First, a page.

The editorial categories are research topics that have guided researchers during the recovery phase and continue to be the impetus behind the Documents Project’s digital archive and the Critical Documents book series. Developed by the project’s Editorial Board, each of the teams analyzed this framework and adapted it to their local contexts in developing their research objectives and work plans during the Recovery Phase. Learn more on the Editorial Framework page.
Pellegrini’s text introduces a number of his writings published in different venues, collected in the book Para contribuir a la confusion general [To Contribute to the General Confusion](1965). Through his reflections, the critic warns that much of what is written in an attempt to clarify some problem may have the opposite effect of contributing to the confusion. Within this framework, Pellegrini states that the purpose of this book is not to “convince” but rather to stir the awareness of those ready to look at their surroundings with open eyes.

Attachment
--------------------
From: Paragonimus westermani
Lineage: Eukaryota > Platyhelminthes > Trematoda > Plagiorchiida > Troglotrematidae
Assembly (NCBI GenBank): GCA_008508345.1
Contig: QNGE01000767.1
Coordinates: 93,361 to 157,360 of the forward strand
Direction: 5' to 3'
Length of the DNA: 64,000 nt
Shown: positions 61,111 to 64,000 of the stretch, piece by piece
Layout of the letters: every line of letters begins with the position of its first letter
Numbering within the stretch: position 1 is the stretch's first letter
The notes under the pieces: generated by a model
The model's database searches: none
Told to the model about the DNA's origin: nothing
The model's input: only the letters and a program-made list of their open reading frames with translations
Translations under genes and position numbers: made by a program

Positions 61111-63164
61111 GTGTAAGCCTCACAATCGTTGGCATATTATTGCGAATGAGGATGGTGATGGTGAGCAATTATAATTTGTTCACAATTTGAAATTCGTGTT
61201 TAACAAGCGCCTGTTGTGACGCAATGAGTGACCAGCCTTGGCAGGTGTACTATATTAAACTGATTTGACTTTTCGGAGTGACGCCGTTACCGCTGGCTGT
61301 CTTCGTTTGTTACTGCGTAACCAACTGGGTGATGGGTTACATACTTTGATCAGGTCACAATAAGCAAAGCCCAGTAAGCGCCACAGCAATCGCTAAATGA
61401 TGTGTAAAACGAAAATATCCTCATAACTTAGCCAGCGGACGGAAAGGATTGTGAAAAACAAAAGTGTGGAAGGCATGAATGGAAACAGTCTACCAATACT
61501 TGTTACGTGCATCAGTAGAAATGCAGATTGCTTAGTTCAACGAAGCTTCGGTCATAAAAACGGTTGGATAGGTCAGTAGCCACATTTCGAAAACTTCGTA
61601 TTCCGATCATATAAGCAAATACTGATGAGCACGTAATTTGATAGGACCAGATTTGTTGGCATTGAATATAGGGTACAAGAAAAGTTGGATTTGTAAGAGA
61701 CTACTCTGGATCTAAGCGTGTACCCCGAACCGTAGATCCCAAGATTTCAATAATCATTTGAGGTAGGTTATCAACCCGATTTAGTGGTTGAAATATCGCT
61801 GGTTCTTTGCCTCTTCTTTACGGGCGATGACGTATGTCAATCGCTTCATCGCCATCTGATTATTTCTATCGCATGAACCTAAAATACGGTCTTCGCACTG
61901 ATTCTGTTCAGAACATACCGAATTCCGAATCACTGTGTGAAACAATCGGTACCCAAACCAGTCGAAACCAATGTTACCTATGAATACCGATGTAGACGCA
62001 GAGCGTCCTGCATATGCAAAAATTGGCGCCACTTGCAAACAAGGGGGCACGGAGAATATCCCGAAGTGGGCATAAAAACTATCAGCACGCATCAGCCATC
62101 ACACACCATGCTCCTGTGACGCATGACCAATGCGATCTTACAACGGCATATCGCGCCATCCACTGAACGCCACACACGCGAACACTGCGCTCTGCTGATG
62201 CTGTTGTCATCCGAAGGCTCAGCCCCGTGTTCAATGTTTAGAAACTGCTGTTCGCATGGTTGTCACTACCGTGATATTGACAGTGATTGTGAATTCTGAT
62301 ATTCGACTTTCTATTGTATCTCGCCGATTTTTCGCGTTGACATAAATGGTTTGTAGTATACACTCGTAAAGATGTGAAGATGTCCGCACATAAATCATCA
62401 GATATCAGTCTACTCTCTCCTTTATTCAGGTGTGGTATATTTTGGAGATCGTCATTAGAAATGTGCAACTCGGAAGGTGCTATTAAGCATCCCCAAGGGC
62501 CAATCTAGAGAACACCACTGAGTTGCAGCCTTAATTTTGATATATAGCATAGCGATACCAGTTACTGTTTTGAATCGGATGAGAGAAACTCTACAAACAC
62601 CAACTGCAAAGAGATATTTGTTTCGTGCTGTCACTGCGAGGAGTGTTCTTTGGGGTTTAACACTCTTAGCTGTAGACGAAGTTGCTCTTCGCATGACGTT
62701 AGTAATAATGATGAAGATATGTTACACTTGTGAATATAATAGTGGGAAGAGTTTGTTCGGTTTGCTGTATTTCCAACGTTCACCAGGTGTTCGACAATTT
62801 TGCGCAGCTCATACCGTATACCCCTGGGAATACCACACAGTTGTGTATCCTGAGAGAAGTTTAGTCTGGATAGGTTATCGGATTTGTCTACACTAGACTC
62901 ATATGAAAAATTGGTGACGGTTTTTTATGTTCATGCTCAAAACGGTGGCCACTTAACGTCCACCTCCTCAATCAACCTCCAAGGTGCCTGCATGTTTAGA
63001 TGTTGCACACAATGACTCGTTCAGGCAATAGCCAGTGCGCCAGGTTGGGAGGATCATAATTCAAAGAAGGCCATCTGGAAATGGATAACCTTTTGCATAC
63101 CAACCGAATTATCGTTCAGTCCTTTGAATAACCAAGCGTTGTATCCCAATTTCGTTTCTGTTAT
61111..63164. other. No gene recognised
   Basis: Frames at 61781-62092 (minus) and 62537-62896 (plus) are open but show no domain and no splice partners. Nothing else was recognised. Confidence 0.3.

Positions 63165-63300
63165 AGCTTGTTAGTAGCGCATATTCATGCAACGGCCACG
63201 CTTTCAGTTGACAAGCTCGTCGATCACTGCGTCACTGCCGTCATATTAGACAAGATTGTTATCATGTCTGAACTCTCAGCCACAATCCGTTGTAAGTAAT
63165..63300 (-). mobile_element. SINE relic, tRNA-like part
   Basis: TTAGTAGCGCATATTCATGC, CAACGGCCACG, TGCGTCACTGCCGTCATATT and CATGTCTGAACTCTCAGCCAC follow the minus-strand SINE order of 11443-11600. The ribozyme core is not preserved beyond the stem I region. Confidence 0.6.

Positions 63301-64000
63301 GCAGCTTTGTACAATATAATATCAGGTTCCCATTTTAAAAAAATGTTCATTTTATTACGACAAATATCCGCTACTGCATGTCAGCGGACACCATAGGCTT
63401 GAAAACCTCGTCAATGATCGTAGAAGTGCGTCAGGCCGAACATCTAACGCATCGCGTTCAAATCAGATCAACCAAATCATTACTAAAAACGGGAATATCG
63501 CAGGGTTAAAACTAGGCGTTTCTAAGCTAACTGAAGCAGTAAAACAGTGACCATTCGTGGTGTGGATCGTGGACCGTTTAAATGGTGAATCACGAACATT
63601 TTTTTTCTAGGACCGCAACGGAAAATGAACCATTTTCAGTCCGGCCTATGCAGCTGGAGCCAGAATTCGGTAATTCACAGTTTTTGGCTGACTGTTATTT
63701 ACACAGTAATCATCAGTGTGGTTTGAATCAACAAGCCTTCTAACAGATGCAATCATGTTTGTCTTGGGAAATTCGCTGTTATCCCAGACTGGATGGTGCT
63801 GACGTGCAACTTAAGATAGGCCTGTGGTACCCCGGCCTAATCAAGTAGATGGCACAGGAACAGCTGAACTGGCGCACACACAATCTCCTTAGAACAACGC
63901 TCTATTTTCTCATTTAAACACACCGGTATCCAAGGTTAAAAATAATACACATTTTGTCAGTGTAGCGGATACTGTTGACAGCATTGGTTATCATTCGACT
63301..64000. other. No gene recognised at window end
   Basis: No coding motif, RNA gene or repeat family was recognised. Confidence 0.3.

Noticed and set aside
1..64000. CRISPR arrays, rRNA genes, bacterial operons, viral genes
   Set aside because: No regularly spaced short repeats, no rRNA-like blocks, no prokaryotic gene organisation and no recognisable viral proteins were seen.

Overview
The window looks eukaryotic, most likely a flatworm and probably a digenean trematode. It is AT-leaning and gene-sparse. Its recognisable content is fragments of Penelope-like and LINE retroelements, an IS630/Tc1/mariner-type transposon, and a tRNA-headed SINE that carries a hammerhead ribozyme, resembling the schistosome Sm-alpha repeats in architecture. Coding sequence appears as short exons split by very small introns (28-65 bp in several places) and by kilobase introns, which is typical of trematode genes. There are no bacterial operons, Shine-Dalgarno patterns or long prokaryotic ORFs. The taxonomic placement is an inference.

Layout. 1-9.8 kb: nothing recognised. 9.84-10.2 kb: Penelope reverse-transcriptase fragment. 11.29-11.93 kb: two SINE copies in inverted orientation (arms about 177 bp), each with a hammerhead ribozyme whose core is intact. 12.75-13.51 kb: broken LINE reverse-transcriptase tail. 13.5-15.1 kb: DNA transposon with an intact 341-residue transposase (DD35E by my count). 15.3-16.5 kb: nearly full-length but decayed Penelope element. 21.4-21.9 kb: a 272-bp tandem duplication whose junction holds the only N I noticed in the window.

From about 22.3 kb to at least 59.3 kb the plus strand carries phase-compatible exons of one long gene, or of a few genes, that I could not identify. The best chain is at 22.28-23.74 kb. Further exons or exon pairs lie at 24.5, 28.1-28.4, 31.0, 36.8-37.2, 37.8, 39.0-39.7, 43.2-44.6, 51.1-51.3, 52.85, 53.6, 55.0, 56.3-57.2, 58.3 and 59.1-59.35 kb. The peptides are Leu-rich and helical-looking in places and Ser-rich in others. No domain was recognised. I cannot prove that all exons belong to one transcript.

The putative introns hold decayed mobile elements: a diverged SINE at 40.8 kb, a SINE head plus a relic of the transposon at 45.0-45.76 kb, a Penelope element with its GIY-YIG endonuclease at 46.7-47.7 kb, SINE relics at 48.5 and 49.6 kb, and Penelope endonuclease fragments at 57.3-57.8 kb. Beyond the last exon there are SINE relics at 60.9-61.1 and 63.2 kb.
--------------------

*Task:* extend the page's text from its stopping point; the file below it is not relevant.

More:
Aldo Pellegrini (1903–1973) was a poet, playwright, essayist, and art critic with a prominent role in Argentine culture. Linked to the development of Surrealism since its inception, he directed several editorial projects. Pellegrini also supported and expanded the various trends of Abstract art, encouraging groups such as Artistas Modernos de la Argentina [Modern Artists of Argentina] and the Asociación Arte Nuevo [Association of New Art].This book contains a collection of the following texts: “Persuasive Essays,” “On the Decadence of Contemporary Art,” “The Universality of the Poetic,” “Anti-persuasive Essays,” “The Subversive Action of Poetry,” “The Artist’s Solitude,” “The Illustrious Stranger,” “Comments on Three Quotes by Famous Authors,” “What is Called Poetry is Everything that Closes the Door to Imbeciles,” “The Power of the Word,” “The Philosophical Egg,” and “The Foundations of the Aesthetics of Destruction” (See # 744705, # 745210, #741492). This source was selected because it summarizes Pellegrini’s skeptical and provocative position vis-à-vis the schematic ideas in circulation not only about art but also about poetry. At the same time he casts an inquisitive eye upon his own theoretic-critical production.